Until the publication of 461E, MIL-STD-461 documented the test limits and levels while MIL-STD-462 specified the test methods & procedures that were to be used for conducting the tests.  The E version of this standard combined both into one document.

Some general pieces of information will be helpful in navigating the military standards.  The military and aerospace world uses the term susceptibility, rather than immunity used in the commercial world.  In addition, recognizing the following abbreviations will be helpful:

·         CE = conducted emissions

·         CS = conducted susceptibility

·         RE = radiated emissions

·         RS = radiated susceptibility

·         NB = narrowband

·         BB = broadband

MIL-STD-461A

This standard provides an interesting read from a historical perspective because it specifies the requirements for some of the antennas that should be used for the testing.  Figures 2B and 2C refer to the “outrigger” elements for what is more commonly known today as the biconical antenna.

Table I of this standard categorizes the different types of equipment that might be tested.  The table below lists most of the tests covered by this standard, and which tests apply to which types of equipment.  (The table below shows the most commonly performed tests of MIL-STD-461A, but is not a comprehensive list of all tests covered by this standard.)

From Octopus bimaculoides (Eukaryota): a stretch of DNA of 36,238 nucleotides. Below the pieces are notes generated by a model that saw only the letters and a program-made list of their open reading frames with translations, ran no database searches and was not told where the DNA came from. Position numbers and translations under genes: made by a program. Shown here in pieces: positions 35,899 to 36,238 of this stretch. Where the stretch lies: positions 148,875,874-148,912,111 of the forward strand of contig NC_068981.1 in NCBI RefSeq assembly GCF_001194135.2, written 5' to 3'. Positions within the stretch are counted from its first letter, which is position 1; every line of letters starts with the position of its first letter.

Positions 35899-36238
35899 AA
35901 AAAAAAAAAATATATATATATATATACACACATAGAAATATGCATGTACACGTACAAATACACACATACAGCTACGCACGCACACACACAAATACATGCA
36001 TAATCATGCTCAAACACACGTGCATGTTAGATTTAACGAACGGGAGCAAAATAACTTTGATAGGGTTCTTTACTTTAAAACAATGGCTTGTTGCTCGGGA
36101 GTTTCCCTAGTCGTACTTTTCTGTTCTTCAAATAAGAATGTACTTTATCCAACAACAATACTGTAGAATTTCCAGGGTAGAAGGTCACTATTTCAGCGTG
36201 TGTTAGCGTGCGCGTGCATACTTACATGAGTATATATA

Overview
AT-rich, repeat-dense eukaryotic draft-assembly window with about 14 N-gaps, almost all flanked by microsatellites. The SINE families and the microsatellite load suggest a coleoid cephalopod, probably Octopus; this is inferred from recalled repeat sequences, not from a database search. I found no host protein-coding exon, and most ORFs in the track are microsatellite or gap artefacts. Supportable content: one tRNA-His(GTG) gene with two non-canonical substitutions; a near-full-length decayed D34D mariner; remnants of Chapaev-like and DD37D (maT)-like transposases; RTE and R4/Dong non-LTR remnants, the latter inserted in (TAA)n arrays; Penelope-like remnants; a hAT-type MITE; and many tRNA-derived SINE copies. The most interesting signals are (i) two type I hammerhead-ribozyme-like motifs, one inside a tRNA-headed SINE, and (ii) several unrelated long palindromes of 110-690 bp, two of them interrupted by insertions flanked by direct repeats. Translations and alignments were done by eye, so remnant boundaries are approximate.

TestDescription
CE01Conducted emissions, power leads, 30 Hz to 20 kHz
CE02Conducted emissions, control and signal leads, 30 Hz to 20 kHz
CE03Conducted emissions, power leads, 20 kHz to 50 MHz
CE04Conducted emissions, control and signal leads, 20 kHz to 50 MHz
CE06*Conducted emissions, antenna terminals, 10 kHz to 12.4 GHz
CS01Conducted susceptibility, power leads, 30 Hz to 50 kHz
CS02Conducted susceptibility, power leads, 50 kHz to 400 MHz
CS03*Conducted susceptibility, intermodulation, 30 Hz to 10 GHz
CS04*Conducted susceptibility, rejection of undesired signals, 30 Hz to 10 GHz